Overall, newspapers saw increased readership of their digital editions, suggesting a continuing shift in reading habits. Circulation of Sunday editions, typically more profitable than weekday papers, also increased.
The Wall Street Journal had average weekday circulation of 2.1 million as of March 31, up 0.02 per cent from a year earlier, including online subscribers, according to the audit bureau. News Corporation owns the Journal. Gannett Co’s USA Today held its second-place rank by average weekday circulation with 1.82 million subscribers, down 0.6 per cent. USA Today had been the biggest paper in the US for a decade, but a slump in business travel has meant fewer copies are sold to hotels, one of the paper’s historic strengths. The Wall Street Journal overtook USA Today by daily average circulation starting in 2009.
The New York Times retained the No 3 rank at 1.6 million weekday readers, an improvement of 73 per cent from a year earlier.
The bulk of the growth came from new subscriptions after an online paywall was established at the Times last year.
Paid digital subscriptions at the paper and its sister publication, International Herald Tribune, increased to 454,000, a 16 per cent gain from the prior quarter, the company said last month.
Newspapers are struggling to grow as more readers turn to the internet for news, a trend publishers were in general slow to capitalise on by establishing online paywalls.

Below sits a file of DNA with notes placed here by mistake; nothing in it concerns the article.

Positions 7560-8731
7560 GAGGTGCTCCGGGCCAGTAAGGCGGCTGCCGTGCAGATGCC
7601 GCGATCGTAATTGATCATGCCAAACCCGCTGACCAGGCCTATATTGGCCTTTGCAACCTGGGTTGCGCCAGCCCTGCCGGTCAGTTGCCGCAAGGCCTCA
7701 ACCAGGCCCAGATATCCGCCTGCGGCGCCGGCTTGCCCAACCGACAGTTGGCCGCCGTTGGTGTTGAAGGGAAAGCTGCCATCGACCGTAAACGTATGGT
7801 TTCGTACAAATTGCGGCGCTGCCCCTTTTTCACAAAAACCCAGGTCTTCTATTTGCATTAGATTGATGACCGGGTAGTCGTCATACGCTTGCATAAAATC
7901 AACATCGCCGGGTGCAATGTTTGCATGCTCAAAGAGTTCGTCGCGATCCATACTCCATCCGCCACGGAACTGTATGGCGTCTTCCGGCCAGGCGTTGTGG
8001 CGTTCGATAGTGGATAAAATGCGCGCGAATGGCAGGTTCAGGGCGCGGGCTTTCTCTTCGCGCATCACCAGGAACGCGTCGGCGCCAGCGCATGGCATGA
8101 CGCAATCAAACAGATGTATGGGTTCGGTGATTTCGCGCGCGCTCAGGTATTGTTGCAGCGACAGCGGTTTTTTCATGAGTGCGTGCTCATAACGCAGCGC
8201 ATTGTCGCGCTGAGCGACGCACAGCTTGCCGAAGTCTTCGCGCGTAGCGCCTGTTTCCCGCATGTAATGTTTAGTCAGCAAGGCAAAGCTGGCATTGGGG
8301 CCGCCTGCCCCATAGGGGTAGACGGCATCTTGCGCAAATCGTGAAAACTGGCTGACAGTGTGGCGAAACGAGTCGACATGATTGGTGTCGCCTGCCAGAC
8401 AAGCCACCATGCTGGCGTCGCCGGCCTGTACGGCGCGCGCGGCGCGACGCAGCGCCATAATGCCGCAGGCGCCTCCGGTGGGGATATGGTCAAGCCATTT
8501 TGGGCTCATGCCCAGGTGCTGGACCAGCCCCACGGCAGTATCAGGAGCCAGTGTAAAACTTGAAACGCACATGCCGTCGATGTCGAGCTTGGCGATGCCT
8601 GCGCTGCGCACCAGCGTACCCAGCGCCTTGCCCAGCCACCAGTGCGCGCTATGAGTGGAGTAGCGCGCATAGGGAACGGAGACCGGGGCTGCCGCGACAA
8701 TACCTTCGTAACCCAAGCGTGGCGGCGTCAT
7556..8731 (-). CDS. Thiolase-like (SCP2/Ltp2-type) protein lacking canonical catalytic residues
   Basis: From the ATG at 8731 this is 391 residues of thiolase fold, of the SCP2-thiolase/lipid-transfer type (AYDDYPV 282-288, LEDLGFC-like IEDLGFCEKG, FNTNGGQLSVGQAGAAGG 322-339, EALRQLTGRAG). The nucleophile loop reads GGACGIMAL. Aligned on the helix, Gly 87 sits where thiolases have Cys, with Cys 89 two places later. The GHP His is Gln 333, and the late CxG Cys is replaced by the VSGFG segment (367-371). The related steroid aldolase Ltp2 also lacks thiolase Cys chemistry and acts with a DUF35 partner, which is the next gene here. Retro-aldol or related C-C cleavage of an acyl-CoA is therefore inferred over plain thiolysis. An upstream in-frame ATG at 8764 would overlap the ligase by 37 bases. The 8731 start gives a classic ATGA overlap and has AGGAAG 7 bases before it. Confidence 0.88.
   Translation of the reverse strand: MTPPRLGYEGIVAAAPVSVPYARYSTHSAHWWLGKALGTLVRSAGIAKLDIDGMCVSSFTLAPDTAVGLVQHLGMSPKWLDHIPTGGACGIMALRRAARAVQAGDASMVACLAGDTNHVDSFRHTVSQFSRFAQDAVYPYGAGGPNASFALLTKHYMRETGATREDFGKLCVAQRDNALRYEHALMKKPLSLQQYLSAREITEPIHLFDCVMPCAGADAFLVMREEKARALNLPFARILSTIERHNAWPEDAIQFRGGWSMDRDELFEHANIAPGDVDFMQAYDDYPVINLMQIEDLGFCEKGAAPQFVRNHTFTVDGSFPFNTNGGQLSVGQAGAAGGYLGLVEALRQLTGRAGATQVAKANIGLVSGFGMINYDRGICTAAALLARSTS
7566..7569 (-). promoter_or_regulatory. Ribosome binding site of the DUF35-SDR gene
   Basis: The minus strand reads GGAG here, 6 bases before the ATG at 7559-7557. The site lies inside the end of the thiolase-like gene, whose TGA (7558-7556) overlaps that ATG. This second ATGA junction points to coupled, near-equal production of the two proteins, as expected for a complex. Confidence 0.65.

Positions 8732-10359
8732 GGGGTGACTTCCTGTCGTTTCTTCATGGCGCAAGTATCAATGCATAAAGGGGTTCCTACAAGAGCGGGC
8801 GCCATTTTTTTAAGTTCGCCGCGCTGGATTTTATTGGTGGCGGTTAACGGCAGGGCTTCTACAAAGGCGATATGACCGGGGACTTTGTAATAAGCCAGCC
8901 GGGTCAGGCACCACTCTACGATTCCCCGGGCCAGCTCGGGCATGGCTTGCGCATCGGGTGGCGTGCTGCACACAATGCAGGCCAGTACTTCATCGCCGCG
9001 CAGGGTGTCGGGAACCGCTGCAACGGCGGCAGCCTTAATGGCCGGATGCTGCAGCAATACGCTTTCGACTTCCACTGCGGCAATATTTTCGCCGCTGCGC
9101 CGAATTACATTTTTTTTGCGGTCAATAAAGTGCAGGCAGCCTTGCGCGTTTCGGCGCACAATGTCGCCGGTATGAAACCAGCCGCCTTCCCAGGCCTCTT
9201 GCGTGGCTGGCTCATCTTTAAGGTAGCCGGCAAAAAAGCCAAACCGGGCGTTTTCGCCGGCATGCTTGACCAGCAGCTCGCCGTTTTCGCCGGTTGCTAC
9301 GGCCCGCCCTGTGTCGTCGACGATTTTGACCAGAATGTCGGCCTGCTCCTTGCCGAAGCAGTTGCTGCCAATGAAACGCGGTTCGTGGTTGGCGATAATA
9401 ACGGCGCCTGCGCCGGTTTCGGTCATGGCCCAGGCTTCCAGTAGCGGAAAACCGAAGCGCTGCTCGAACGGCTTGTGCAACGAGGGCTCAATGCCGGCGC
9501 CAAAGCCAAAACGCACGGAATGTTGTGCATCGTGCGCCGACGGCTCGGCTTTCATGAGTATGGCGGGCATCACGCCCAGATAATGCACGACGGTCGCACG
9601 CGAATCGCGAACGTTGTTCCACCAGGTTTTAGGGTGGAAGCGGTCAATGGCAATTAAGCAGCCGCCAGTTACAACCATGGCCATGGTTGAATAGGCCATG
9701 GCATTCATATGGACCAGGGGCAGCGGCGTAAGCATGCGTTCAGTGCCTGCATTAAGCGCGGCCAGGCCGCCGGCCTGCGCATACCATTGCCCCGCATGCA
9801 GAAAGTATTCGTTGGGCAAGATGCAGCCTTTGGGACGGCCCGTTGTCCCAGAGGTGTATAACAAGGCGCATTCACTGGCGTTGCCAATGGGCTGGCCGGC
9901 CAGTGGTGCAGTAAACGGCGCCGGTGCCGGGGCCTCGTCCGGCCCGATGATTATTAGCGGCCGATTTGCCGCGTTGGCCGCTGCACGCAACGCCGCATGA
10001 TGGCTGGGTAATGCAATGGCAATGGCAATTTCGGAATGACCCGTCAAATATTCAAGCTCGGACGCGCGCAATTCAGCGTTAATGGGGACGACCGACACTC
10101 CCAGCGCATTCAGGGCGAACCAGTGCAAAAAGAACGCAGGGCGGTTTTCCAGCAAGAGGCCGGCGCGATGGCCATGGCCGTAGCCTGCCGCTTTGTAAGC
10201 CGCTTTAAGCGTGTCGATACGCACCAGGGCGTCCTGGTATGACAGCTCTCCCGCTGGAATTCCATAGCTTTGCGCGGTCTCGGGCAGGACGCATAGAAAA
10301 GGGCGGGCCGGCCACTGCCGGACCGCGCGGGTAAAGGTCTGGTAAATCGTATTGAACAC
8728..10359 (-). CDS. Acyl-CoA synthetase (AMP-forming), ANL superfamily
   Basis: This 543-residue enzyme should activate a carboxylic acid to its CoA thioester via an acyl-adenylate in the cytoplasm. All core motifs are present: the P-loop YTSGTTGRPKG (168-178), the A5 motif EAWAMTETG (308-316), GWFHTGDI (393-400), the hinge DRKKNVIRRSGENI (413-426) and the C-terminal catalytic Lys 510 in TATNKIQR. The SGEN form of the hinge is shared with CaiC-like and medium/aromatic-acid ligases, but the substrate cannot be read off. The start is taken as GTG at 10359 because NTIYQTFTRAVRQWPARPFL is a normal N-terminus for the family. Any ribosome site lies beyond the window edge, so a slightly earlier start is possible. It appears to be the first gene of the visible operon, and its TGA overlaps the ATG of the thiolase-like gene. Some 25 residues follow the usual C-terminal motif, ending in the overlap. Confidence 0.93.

Newspapers including The Wall Street Journal and Pearson’s Financial Times have for years protected their digital content behind paywalls. Gannett introduced paywalls at its local papers earlier this year, while USA Today remains free of charge online.
The Audit Bureau of Circulations cautioned that newspapers were having a harder time measuring their performance against that of their peers, amid a flurry of distribution platforms ranging from bundled subscriptions to mobile applications and branded editions,
The New York Times continued to have the highest Sunday circulation, at two million, up 50 per cent. The Wall Street Journal’s weekend edition, published on Saturdays, grew 2.5 per cent to 1.53 million, the company said.
Digital editions accounted for 14.2 per cent of overall US circulation, up from 8.7 per cent in the year-earlier period.
Average weekday circulation for 618 US dailies increased 0.7 per cent, based on a cumulative average for the period ended March 31 from a year earlier.
Circulation for 532 Sunday papers was up 5 per cent in the latest period. Sunday papers tend to be more profitable because of their high circulation and appeal to advertisers.
The latest report is the third to reflect new rules created by a task force of newspaper publishers and advertisers that seek to address circulation issues related to digital editions.
The new rules also aim to show how many copies of newspapers are purchased by individuals, rather than distributed to third parties.